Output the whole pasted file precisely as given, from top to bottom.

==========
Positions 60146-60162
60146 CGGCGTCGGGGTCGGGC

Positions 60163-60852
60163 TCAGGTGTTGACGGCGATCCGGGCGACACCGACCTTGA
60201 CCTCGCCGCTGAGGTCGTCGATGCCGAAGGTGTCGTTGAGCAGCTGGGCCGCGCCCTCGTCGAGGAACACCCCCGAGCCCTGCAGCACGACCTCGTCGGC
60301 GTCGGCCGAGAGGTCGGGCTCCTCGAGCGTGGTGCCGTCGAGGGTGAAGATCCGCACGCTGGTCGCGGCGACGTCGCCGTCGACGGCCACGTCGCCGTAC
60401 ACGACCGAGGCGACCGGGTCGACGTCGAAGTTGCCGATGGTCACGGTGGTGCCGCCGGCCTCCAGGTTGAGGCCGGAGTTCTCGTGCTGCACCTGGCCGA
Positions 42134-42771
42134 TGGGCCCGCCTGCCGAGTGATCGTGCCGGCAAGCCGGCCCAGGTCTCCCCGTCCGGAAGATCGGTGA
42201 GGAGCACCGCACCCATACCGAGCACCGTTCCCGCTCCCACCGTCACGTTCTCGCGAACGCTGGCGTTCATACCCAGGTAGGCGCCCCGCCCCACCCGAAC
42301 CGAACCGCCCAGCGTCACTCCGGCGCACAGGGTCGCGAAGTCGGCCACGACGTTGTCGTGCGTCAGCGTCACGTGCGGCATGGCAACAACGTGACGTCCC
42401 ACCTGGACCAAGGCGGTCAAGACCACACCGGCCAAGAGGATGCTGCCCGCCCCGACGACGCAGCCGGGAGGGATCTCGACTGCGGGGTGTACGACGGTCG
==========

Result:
Positions 60146-60162
60146 CGGCGTCGGGGTCGGGC

Positions 60163-60852
60163 TCAGGTGTTGACGGCGATCCGGGCGACACCGACCTTGA
60201 CCTCGCCGCTGAGGTCGTCGATGCCGAAGGTGTCGTTGAGCAGCTGGGCCGCGCCCTCGTCGAGGAACACCCCCGAGCCCTGCAGCACGACCTCGTCGGC
60301 GTCGGCCGAGAGGTCGGGCTCCTCGAGCGTGGTGCCGTCGAGGGTGAAGATCCGCACGCTGGTCGCGGCGACGTCGCCGTCGACGGCCACGTCGCCGTAC
60401 ACGACCGAGGCGACCGGGTCGACGTCGAAGTTGCCGATGGTCACGGTGGTGCCGCCGGCCTCCAGGTTGAGGCCGGAGTTCTCGTGCTGCACCTGGCCGA
Positions 42134-42771
42134 TGGGCCCGCCTGCCGAGTGATCGTGCCGGCAAGCCGGCCCAGGTCTCCCCGTCCGGAAGATCGGTGA
42201 GGAGCACCGCACCCATACCGAGCACCGTTCCCGCTCCCACCGTCACGTTCTCGCGAACGCTGGCGTTCATACCCAGGTAGGCGCCCCGCCCCACCCGAAC
42301 CGAACCGCCCAGCGTCACTCCGGCGCACAGGGTCGCGAAGTCGGCCACGACGTTGTCGTGCGTCAGCGTCACGTGCGGCATGGCAACAACGTGACGTCCC
42401 ACCTGGACCAAGGCGGTCAAGACCACACCGGCCAAGAGGATGCTGCCCGCCCCGACGACGCAGCCGGGAGGGATCTCGACTGCGGGGTGTACGACGGTCG